Honda is recalling a total of 1.79 million cars worldwide—1.4 million in the U.S.—across four separate campaigns. It boils down to three distinct issues, one of which has been linked to over a dozen reported fires due to a part that’s already been recalled before. According to the NHTSA doc, precisely 268,652 CR-Vs from model years 2002 to 2006 have been recalled in the U.S. over power window master switches that are at risk of melting, smoking, and catching fire if exposed to moisture.
Notably, the issue was already addressed in a 2012 recall that apparently attempted to remedy the issue using butyl tape. The documentation specifically calls out this previous campaign as “insufficient” and will be replacing switches entirely this time around with a redesigned part.
Via NHTSA: “The recall remedy for NHTSA recall ID number 12V-486 of applying butyl tape to seal the power window master switch (PWMS) from moisture was insufficient. The butyl tape could separate from the PWMS if improperly applied. Under certain conditions, moisture may enter through an open driver’s window and reach the PWMS on the door. Over time, exposure to moisture can cause electrical resistance in the switch, which ultimately can cause the switch to overheat and melt, damaging the switch and potentially damaging an associated wire harness. Additionally, if a switch melts, it could produce smoke and increase the risk of a fire.”
As of late November, Honda is aware of 16 fires and 87 reported “thermal events” related to the second-gen CR-V’s window switch woes but no injuries.
Honda’s recall blitz also affects 737,233 cars made much more recently such as certain 2018 to 2020 Accords, Accord Hybrids, and 2019 to 2020 Insights that have been recalled in order to install an update to those cars’ Body Control Module software. “Inappropriate software programming” is said to be the culprit over electrical components failing after “a certain combination of driver actions and vehicle conditions” that “may intermittently or continuously disrupt communication between the BCM and other components.” This is said to affect windshield defrosters, wipers, automatic headlights, turn signals, rearview cameras, and power window systems.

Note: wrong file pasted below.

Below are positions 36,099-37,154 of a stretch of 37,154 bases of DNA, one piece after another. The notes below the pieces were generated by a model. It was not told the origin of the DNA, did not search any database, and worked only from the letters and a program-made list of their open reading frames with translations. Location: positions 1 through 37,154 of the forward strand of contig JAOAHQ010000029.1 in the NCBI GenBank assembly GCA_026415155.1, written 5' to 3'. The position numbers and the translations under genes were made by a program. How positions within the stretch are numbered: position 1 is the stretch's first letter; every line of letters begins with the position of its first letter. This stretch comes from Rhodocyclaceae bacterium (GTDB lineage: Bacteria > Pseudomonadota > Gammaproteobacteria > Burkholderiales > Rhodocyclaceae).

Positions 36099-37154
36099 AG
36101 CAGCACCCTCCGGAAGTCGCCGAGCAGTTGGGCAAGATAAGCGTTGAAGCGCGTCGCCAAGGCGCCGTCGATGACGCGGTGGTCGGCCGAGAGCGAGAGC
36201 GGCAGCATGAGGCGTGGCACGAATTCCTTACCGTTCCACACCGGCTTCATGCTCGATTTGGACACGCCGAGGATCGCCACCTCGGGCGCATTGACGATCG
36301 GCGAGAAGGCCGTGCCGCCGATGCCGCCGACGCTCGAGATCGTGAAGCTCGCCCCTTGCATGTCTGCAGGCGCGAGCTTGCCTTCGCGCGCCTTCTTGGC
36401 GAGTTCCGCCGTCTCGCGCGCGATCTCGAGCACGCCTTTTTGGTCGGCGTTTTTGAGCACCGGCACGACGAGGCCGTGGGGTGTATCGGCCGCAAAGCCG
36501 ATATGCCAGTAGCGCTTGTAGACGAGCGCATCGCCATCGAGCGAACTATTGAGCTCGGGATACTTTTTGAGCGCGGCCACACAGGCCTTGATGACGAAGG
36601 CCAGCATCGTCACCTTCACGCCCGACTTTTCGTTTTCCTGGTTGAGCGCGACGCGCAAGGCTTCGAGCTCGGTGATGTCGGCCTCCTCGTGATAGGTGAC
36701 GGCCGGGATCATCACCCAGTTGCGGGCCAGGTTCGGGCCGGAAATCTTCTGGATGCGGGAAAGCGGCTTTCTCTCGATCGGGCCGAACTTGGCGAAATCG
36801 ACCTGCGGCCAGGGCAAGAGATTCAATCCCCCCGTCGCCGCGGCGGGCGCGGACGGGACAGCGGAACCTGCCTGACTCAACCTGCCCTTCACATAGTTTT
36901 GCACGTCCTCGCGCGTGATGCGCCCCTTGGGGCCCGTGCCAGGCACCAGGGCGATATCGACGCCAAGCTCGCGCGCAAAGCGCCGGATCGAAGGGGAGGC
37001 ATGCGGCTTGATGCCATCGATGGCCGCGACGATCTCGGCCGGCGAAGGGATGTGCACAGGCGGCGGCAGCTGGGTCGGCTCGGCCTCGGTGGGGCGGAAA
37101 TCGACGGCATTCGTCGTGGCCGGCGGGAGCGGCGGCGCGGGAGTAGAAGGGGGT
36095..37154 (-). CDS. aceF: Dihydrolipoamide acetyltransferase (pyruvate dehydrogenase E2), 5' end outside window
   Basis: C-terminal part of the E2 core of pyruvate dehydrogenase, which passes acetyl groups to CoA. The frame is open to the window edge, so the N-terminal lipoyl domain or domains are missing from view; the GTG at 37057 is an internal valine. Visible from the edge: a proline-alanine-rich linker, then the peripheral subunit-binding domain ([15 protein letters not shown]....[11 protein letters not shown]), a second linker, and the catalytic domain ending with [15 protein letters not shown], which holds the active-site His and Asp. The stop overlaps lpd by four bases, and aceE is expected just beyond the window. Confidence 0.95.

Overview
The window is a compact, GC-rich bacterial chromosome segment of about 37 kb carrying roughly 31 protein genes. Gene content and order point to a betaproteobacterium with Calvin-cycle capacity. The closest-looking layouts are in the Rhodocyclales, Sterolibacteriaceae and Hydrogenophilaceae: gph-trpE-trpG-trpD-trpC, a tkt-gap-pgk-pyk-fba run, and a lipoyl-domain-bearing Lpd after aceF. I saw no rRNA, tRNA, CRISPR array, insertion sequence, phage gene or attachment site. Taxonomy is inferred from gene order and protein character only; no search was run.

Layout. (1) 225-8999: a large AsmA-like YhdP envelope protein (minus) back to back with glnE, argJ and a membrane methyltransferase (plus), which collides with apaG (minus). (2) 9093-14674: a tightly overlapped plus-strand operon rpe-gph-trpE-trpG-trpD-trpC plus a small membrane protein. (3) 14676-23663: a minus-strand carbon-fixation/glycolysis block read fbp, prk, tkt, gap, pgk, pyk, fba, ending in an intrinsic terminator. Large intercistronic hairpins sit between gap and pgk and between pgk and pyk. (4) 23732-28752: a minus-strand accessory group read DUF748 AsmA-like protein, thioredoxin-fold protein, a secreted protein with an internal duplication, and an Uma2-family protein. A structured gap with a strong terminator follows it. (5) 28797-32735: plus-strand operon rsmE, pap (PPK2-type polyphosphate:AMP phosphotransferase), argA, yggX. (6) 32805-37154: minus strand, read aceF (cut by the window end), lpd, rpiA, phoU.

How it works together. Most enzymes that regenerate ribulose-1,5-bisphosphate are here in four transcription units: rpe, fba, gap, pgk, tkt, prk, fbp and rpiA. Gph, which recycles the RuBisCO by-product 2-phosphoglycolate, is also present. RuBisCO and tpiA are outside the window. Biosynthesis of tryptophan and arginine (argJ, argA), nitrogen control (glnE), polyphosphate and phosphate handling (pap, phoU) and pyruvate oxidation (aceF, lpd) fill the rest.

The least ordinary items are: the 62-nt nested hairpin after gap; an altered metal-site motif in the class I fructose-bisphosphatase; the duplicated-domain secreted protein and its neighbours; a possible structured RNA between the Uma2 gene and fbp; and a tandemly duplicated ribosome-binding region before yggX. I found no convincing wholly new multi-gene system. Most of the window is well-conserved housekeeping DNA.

Lastly, two separate campaigns will address front driveshafts on some of the company’s compact models that may break due to corrosion from road salt. Only applying to cars residing in 22 states and the District of Columbia that keep ice off their roads during the wintertime using salt, Honda’s recall applies to the 2012 Civic Hybrid, 2007 to 2014 Fit, 2013 to 2015 Acura ILX, and 2013 to 2015 Accord, according to Reuters. Affected cars will be inspected and if (but only if) corrosion is found, front driveshafts will be replaced.
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